24. @ systemlord.

    Yep sure I will post my temps after I've overclocked which should be within the next few days. Hoping to hit at least 3.6ghz with my E6700.
  25. I truely believe that trying to spread the stuff all over the CPU leaves more of a chance for air bubbles to be trapped between the heatsink and CPU, and a possibility of having more thermal compound under the heatsink than is optimum. Afterall, you only need a very, very small amount to fill in the tiny imperfections between the 2 surfaces. A heavy application will actually result in an insulting effect and hamper heat transfer between the parts. I prefer the "grain of rice size" amount, and let the heatsink push the amount of thermal compound out in all directions when you set it into place. Using firm pressure accompanied by a "slight" left and right twist as you seat it down. If you have the right amount, you will just barely start to see some squeezing out around the edges in a few places.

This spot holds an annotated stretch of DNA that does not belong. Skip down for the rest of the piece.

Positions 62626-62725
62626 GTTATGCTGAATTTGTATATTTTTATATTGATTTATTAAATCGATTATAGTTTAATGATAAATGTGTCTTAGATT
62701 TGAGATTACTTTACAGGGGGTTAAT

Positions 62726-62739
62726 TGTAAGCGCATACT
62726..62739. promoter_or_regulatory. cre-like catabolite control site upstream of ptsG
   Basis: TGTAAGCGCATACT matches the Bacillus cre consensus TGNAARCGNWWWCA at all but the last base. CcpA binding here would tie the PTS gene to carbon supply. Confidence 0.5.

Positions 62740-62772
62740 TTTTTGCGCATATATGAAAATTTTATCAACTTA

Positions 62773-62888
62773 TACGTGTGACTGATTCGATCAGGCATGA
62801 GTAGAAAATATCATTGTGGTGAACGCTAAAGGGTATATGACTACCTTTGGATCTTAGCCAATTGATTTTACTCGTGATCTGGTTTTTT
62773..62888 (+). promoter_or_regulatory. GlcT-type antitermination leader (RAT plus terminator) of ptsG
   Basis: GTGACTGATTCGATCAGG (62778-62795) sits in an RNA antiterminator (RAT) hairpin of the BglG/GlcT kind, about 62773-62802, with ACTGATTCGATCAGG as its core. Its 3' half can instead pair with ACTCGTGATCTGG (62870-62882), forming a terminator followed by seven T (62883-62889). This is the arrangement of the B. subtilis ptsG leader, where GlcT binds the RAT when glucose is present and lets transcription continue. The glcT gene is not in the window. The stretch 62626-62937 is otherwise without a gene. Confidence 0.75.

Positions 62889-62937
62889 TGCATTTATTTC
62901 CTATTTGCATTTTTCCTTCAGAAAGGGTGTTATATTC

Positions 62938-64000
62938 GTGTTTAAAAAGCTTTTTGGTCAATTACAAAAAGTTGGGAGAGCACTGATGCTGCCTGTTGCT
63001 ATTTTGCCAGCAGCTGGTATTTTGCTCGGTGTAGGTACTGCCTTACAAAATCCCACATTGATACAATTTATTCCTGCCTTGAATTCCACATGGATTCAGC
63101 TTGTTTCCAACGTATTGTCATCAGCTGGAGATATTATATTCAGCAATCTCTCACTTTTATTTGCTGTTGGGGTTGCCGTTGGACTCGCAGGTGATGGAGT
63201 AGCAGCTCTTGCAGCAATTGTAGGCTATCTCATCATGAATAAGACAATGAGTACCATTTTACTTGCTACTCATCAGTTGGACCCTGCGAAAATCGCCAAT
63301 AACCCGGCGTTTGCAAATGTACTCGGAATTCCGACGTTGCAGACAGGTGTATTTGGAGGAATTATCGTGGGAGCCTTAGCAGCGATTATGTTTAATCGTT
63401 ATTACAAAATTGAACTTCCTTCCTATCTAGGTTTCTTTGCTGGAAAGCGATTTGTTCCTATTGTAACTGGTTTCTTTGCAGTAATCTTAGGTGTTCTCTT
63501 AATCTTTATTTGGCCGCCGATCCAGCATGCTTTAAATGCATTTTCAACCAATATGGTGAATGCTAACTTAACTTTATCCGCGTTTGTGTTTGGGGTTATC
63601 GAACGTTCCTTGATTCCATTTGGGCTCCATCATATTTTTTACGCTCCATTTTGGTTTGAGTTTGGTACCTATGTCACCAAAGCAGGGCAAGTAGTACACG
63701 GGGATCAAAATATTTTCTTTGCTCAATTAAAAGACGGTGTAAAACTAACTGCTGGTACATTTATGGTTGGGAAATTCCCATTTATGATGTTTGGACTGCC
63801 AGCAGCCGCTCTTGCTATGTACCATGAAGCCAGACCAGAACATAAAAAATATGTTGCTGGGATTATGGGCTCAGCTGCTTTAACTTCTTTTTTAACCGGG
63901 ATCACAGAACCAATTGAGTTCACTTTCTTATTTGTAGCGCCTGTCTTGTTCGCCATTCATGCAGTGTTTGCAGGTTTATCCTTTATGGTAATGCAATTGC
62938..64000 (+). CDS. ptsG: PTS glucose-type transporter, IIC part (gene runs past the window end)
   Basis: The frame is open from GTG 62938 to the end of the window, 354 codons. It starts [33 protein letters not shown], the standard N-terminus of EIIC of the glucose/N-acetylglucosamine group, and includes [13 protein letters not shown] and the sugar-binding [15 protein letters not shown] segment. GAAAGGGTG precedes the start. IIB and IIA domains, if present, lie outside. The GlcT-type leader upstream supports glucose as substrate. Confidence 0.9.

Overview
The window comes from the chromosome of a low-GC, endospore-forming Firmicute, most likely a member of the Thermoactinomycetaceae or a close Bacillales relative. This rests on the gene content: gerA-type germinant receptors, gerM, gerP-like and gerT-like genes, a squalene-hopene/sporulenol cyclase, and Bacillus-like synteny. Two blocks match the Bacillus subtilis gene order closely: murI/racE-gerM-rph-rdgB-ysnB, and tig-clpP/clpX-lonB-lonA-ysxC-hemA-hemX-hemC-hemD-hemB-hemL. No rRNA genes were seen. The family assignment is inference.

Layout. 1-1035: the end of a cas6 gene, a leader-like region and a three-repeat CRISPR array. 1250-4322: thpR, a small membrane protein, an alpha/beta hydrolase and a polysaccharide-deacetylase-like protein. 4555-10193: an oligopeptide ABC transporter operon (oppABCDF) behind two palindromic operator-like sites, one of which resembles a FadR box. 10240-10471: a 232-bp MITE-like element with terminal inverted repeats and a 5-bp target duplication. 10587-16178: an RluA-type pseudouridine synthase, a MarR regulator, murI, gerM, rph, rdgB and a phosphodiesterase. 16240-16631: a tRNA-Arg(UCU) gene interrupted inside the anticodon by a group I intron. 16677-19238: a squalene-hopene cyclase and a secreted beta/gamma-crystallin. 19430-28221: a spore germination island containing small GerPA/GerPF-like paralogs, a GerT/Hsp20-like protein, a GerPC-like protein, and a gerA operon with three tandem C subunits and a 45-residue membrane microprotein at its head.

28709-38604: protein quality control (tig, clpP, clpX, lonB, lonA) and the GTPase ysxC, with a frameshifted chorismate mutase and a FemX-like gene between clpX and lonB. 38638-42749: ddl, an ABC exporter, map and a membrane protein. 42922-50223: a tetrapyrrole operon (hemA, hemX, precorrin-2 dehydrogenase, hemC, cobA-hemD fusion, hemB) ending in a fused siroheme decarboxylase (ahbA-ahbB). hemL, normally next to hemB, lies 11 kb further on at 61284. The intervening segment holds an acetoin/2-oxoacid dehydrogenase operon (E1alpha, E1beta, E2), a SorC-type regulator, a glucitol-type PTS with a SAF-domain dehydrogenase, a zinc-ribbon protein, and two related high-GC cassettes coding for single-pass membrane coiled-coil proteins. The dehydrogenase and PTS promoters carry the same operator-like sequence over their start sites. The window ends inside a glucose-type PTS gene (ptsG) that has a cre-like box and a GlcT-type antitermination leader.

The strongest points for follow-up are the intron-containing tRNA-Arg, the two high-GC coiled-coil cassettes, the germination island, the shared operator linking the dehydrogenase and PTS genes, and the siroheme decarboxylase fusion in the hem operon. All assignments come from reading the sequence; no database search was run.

My 2 cents worth.
  26. thanks jitpublisher, this is like the method I decided to go with anyway, just with an even thinner line down the middle instead of a small rice size blob due to the way the dual chips are layed out under the IHS. thnx
  27. jitpublisher said:
    I truely believe that trying to spread the stuff all over the CPU leaves more of a chance for air bubbles to be trapped between the heatsink and CPU, and a possibility of having more thermal compound under the heatsink than is optimum. Afterall, you only need a very, very small amount to fill in the tiny imperfections between.



    First the reason your supposed to twist the CPU block slightly right to left after you place it on top is so you don't get any air bubbles. The amount needed is determand by how concaved the IHS is, because not everyone has lapped their CPU and when you lap your mating surfaces you require a lot less thermal paste.